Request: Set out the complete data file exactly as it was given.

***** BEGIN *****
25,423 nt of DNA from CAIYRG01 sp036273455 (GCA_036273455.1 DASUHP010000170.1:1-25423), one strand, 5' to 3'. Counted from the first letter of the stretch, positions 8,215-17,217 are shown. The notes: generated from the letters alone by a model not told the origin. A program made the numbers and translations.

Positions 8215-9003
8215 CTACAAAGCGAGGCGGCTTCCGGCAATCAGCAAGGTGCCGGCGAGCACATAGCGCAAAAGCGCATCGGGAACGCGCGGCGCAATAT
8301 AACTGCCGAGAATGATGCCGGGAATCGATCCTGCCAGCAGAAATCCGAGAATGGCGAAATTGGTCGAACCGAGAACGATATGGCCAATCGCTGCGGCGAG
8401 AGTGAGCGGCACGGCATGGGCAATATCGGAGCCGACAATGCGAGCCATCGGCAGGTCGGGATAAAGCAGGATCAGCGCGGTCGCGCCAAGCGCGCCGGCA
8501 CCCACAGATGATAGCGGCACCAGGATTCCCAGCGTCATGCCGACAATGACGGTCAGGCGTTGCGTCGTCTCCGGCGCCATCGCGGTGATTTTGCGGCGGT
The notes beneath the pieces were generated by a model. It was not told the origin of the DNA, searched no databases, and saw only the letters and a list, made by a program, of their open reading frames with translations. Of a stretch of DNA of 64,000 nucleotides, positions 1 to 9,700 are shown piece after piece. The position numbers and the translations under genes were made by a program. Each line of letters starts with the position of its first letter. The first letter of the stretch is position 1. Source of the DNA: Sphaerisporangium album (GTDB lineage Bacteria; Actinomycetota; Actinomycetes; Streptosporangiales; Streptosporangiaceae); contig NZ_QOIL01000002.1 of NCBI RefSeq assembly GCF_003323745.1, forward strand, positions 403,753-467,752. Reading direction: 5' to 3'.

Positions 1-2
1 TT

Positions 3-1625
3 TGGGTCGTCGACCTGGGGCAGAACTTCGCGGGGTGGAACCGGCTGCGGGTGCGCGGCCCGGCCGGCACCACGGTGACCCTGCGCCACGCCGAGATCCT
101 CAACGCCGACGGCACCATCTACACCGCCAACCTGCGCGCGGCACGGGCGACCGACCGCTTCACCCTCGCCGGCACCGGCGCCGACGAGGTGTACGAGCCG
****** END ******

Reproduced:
25,423 nt of DNA from CAIYRG01 sp036273455 (GCA_036273455.1 DASUHP010000170.1:1-25423), one strand, 5' to 3'. Counted from the first letter of the stretch, positions 8,215-17,217 are shown. The notes: generated from the letters alone by a model not told the origin. A program made the numbers and translations.

Positions 8215-9003
8215 CTACAAAGCGAGGCGGCTTCCGGCAATCAGCAAGGTGCCGGCGAGCACATAGCGCAAAAGCGCATCGGGAACGCGCGGCGCAATAT
8301 AACTGCCGAGAATGATGCCGGGAATCGATCCTGCCAGCAGAAATCCGAGAATGGCGAAATTGGTCGAACCGAGAACGATATGGCCAATCGCTGCGGCGAG
8401 AGTGAGCGGCACGGCATGGGCAATATCGGAGCCGACAATGCGAGCCATCGGCAGGTCGGGATAAAGCAGGATCAGCGCGGTCGCGCCAAGCGCGCCGGCA
8501 CCCACAGATGATAGCGGCACCAGGATTCCCAGCGTCATGCCGACAATGACGGTCAGGCGTTGCGTCGTCTCCGGCGCCATCGCGGTGATTTTGCGGCGGT
The notes beneath the pieces were generated by a model. It was not told the origin of the DNA, searched no databases, and saw only the letters and a list, made by a program, of their open reading frames with translations. Of a stretch of DNA of 64,000 nucleotides, positions 1 to 9,700 are shown piece after piece. The position numbers and the translations under genes were made by a program. Each line of letters starts with the position of its first letter. The first letter of the stretch is position 1. Source of the DNA: Sphaerisporangium album (GTDB lineage Bacteria; Actinomycetota; Actinomycetes; Streptosporangiales; Streptosporangiaceae); contig NZ_QOIL01000002.1 of NCBI RefSeq assembly GCF_003323745.1, forward strand, positions 403,753-467,752. Reading direction: 5' to 3'.

Positions 1-2
1 TT

Positions 3-1625
3 TGGGTCGTCGACCTGGGGCAGAACTTCGCGGGGTGGAACCGGCTGCGGGTGCGCGGCCCGGCCGGCACCACGGTGACCCTGCGCCACGCCGAGATCCT
101 CAACGCCGACGGCACCATCTACACCGCCAACCTGCGCGCGGCACGGGCGACCGACCGCTTCACCCTCGCCGGCACCGGCGCCGACGAGGTGTACGAGCCG